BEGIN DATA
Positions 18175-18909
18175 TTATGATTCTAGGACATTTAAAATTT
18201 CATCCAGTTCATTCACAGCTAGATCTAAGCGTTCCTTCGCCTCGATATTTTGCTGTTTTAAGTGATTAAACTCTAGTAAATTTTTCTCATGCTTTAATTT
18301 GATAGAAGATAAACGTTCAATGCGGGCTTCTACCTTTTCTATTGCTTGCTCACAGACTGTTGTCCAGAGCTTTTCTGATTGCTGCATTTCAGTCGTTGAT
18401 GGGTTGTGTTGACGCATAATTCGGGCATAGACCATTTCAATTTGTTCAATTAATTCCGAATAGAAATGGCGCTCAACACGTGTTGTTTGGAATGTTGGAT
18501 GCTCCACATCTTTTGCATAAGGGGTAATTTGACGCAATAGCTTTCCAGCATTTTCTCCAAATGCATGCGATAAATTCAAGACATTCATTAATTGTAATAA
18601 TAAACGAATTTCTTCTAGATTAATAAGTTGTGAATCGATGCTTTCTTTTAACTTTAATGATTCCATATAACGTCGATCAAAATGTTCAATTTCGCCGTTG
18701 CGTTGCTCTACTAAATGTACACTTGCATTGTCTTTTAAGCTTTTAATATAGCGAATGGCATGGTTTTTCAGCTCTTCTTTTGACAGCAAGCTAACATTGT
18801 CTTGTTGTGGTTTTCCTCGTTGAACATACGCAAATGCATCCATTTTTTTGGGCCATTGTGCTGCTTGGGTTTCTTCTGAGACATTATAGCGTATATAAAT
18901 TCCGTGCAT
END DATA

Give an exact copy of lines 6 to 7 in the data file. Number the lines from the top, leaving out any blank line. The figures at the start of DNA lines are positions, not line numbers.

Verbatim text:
18501 GCTCCACATCTTTTGCATAAGGGGTAATTTGACGCAATAGCTTTCCAGCATTTTCTCCAAATGCATGCGATAAATTCAAGACATTCATTAATTGTAATAA
18601 TAAACGAATTTCTTCTAGATTAATAAGTTGTGAATCGATGCTTTCTTTTAACTTTAATGATTCCATATAACGTCGATCAAAATGTTCAATTTCGCCGTTG